Matthew Nathan: That’s a great question, Gio. If I were to ask you during, say, in the African conflicts in the desert, in North Africa, and in parts of the war in the Pacific and some of the jungles, what a commander feared the most that would impact the mission the most and would possibly cause them to lose capability to fight; the enemy would be high on the list but it wouldn’t be top. The top thing would be illness, dysentery, malaria, infectious disease, what is called jungle rot by allowing moisture and fungus and not being able to clean the feet and that sort of thing.

 

Those would bring a unit to its knees much faster than the enemy could and so our job is to make sure that when somebody goes into an austere environment, a hostile environment, all the way from a humanitarian disaster which may be an earthquake or a tsunami or a hurricane, to kinetic war, that they go in as protected as possible so that they can be at their peak, they can be on their game, they can concentrate all of their facilities on the job at hand. They will have the best equipment to protect the eyes, to protect the ears. They will have the best immunizations to ward off infections. They will have the best ready medical supplies near them to take care of small injuries before they worsen, and they will have the best major resuscitative equipment to take care of catastrophic injuries and catastrophic illness.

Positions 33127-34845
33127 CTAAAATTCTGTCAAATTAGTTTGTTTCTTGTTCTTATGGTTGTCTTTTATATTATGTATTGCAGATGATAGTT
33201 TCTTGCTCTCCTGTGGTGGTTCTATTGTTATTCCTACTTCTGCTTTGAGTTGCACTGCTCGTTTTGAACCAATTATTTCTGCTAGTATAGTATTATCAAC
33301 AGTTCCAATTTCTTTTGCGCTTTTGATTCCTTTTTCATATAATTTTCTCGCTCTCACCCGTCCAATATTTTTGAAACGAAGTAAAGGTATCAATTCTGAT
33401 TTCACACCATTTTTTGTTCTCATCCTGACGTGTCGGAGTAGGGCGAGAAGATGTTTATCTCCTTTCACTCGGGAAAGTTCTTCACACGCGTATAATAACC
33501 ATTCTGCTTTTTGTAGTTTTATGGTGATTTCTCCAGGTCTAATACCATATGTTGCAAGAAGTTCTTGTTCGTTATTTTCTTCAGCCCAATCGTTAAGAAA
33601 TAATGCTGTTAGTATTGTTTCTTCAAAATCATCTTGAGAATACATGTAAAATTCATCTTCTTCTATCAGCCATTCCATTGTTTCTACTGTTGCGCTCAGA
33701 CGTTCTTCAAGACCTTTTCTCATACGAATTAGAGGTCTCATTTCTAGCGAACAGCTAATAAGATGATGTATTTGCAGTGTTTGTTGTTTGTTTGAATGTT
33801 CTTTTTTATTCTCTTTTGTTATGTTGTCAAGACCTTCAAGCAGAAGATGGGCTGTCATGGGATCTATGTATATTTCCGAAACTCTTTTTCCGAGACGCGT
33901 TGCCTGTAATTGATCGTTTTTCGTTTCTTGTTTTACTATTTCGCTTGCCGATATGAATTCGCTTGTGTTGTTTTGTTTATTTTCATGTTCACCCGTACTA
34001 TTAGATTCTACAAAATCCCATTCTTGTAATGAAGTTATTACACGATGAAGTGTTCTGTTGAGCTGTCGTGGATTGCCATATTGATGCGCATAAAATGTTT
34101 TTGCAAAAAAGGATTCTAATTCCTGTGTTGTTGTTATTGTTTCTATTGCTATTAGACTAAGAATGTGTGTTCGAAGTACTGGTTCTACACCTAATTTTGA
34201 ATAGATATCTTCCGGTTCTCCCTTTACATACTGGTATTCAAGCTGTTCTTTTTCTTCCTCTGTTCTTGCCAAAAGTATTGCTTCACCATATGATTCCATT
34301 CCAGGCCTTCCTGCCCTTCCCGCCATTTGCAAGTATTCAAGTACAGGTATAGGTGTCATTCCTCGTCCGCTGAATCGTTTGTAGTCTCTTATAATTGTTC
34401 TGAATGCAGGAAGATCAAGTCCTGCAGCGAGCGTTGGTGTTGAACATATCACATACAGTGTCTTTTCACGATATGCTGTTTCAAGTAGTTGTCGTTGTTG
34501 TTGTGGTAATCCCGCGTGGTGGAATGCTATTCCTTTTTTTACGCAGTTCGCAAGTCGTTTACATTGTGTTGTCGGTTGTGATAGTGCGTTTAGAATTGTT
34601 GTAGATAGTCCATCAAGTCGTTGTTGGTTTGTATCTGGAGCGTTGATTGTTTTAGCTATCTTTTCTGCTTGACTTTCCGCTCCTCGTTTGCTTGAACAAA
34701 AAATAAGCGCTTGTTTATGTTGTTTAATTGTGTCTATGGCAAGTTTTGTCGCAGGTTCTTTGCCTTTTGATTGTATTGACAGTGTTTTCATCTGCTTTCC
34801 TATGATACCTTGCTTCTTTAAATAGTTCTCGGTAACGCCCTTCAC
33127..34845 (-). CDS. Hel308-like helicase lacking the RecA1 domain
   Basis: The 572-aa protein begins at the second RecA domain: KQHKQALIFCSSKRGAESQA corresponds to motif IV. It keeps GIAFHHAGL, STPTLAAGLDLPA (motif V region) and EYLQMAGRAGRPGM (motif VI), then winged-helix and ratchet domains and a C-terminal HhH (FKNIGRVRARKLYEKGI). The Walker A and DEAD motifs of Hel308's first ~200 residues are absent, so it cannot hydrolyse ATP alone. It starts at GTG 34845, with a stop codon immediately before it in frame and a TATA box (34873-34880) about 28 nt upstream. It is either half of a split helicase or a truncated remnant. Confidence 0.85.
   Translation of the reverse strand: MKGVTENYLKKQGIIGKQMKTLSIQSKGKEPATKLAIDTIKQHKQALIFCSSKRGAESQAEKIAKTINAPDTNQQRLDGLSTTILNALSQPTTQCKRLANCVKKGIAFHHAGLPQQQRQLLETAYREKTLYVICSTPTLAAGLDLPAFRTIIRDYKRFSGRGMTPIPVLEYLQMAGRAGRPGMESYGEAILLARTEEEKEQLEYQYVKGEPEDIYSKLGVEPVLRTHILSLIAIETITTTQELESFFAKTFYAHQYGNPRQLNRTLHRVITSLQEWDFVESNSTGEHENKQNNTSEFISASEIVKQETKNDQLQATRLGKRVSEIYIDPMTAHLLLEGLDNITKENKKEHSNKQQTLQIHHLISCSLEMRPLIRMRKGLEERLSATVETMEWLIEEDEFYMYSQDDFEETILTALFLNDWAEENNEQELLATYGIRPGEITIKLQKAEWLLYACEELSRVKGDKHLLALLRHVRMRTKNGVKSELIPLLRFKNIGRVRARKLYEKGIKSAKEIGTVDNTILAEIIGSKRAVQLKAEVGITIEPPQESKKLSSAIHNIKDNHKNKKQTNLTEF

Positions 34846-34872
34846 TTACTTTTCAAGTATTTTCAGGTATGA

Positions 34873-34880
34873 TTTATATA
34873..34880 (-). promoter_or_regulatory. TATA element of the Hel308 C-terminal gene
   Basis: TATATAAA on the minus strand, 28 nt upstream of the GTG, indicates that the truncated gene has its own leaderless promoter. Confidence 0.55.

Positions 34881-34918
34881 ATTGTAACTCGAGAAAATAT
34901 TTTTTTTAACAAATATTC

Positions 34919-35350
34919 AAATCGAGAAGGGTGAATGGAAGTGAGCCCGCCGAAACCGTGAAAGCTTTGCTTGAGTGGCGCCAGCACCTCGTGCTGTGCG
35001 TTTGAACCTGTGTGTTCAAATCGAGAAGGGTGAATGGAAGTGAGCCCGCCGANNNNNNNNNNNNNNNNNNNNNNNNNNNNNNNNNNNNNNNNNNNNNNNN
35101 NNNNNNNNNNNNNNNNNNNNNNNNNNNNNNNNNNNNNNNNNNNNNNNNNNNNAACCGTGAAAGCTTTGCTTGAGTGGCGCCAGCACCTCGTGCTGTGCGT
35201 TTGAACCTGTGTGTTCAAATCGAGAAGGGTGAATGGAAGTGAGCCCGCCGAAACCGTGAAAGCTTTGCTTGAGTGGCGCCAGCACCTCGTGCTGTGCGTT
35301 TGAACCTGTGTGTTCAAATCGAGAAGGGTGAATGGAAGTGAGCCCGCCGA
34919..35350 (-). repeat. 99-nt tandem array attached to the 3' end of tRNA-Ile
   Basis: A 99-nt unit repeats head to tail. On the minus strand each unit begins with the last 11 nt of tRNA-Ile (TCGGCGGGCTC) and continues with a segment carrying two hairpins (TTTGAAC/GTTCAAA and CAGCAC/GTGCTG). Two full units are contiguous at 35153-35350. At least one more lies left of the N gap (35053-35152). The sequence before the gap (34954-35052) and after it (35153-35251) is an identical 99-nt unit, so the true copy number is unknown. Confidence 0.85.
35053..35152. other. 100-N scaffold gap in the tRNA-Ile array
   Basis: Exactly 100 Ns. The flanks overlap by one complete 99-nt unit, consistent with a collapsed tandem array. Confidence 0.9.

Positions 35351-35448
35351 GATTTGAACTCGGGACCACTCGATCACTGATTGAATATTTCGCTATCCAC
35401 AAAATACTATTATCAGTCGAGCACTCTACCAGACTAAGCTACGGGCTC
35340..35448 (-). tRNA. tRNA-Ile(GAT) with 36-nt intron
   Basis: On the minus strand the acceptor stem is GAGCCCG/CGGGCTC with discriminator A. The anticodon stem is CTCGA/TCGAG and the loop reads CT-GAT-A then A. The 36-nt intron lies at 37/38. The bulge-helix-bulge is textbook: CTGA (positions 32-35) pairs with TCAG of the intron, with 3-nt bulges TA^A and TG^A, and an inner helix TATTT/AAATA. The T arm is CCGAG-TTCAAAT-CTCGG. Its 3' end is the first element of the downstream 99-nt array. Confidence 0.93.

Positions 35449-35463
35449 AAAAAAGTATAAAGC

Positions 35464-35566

One of the great changes that has occurred in combat casualty care is that over the years, if you looked at World War I, II, Korea, Vietnam, if you were catastrophically injured in the field, from the time you were injured to the time you eventually made it back to the states to a tertiary care facility like Bethesda or a veteran’s hospital was forty-five to sixty days. So we provided care in theater and we believed in sort of stabilizing in theater before getting back to the states, so forty-five to sixty days.

 

In this war, from the time you are catastrophically injured until the time you arrive at the bed here at Bethesda is three to five days and that has mostly been facilitated by the on scene resuscitative care and by the great air force medical evacuation system which has these flying ICUs which can fly the most significantly injured and out people in the world safely across the ocean.